Click the “General Settings” tab and make sure that under the PlayOn media server area, the current status shows as “running.” Now head over to your game console and fire it up. For the Xbox, the PlayOn app will show up in the Video Library area of the My Xbox screen; for the PS3, it will be under the Videos icon; and for Wii, it will require navigating to www.playon.tvon your Wii Internet channel. You can also use PlayOn with iOS devices, either on a home network or over a cellular data connection.PlayOn has come a longway since it was first released, and the developer, MediaMall, has added a lot of functionality that didn’t originally come with the product. Aside from the aforementioned addition of an iOS mobile functionality, they’ve added social media plugins to display what you’re watching via tweet, Facebook, or even mySpace (throwback!).
In addition, the number of channels available has expanded immensely, and there is now also a plugin option that allows users to install third-party channels to increase the content even more. Some of these plugins include MTV, Discovery Channel, and others.
Essentially, if a provider has an online flash player to host its full episode content, you can bet that there’s a plugin for it or one in the works. You may have to scour a handful of forums for the one you want, but it’s worth the short search.
The PlayOn site has some brief, but helpful videos for getting your PlayOn install up and running.
Windows for the Win
If PlayOn sounds dreamy to any Mac users out there, let me take a moment to disappoint you. PlayOn is a Windows-only application and any hopes of it becoming universal went out the window with a 2010 blog post on PlayOn’s site essentially saying that developing the app for Mac would not be cost-effective.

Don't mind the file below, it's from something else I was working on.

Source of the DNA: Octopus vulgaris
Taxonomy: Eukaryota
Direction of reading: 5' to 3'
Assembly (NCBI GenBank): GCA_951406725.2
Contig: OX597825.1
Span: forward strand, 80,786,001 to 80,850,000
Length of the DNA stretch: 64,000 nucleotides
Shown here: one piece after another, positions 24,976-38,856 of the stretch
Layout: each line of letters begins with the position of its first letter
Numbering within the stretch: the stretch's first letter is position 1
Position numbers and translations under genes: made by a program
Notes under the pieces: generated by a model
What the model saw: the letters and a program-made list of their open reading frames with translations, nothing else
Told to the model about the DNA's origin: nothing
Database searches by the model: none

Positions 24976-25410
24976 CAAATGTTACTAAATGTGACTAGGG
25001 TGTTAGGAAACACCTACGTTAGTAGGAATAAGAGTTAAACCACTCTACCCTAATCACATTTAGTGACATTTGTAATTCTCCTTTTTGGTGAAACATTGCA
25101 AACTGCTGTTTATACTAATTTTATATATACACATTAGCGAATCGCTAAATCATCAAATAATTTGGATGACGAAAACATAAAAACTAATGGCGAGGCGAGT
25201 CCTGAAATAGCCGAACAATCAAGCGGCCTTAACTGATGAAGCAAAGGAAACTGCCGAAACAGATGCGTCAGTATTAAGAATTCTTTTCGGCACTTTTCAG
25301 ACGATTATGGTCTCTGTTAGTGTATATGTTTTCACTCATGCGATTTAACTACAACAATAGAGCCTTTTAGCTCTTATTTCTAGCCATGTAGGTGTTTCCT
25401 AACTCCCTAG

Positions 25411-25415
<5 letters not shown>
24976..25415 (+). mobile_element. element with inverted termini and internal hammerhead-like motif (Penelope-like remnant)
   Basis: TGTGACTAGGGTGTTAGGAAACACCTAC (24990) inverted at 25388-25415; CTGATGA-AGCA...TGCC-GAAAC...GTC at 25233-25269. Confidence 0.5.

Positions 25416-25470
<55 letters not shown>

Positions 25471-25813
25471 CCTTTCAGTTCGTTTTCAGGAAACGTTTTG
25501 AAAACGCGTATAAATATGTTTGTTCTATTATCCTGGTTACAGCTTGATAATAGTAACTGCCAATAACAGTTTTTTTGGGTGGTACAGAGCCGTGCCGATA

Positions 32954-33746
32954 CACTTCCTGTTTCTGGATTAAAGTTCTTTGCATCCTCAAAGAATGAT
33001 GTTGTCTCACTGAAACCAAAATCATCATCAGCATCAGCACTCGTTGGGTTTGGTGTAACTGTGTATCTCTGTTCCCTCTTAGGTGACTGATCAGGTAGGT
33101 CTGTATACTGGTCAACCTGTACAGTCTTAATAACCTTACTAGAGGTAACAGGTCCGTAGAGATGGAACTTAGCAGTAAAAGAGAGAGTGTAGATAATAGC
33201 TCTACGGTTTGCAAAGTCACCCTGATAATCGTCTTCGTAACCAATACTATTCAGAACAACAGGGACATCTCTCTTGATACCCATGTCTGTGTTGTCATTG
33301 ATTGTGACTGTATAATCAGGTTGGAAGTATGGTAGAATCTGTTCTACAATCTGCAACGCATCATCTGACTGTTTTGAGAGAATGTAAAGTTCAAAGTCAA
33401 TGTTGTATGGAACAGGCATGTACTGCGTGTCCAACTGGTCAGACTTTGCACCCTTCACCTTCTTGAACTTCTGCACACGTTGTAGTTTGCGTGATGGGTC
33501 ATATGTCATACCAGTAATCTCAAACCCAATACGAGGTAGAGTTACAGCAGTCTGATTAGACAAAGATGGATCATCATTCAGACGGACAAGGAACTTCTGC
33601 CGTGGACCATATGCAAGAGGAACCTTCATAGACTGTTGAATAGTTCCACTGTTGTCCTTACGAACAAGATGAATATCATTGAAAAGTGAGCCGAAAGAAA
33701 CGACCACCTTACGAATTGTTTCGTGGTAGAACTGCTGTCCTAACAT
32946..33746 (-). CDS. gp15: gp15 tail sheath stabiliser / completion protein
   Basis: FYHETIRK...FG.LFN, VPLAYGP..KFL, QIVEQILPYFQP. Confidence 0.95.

That being said, as a Mac user, PlayOn is one of the only reasons I run Windows. Once you set up a Virtualbox Windows installation, it’s easy enough to open it in parallel to OS X when you want to use the PlayOn server setup.
Criticism and Pricing
While I am a PlayOn believer, I cannot promise a seamless experience every time you power up your console. PlayOn is quite dependent on system components and a good Internet connection in order to operate without a hiccup.
That being said, due to my slower DSL line, I’ve never been able to test it above a 6 mb/s speed. Even without the ideal setup, the app is still quite functional; it just may give you grief if you try to rewind a video or skip chapters. I’ve also had some issues resuming an episode later, but these could all just be personal grievances that you may not experience.
As for pricing, when I first found PlayOn, it was $20 for a one-time fee lifetime license (though that license has been downgraded to “basic”). Nowadays, there are a few options for adding PlayOn to your app collection. Below is a breakdown:
- Monthly fee: $4.99. This could be preferable if you want to try out the service for longer than the 14-day free trial without making a long-term commitment.
- Annual fee: $39.99. This is cost effective if you like PlayOn but are unsure of its usefulness in the event that technology changes.
- Lifetime license: $79.99. This will include all future upgrades and new features.
If you think this service could help you cut out cable, then the lifetime license is the best deal at roughly the same price as two months of cable service (maybe one month depending on your channel package).
If you end up dissatisfied though, you might regret it.
I recommend using the 14-day free trial to help you decide. There’s no obligation, and it only requires providing your email address.
PlayOn was born of a need to solve a problem. The Internet is awash with free video content from network and cable providers via their personal Web site flash players, but watching quality television shows on a PC or even dealing with the hassle of connecting your laptop to the TV can be less-than-ideal. Since many people already have a gaming console or iOS device, PlayOn can easily help you get that online content to you television.
Combining all of your subscription services with access to free provider programming and the option to supplement with third-party plug-ins gives PlayOn a solid value. So if it piques your interest, I recommend you take a few minutes to download the free trial, slide into a recliner with your game controller, and power up your television experience. There’s nothing to lose and a lot to gain.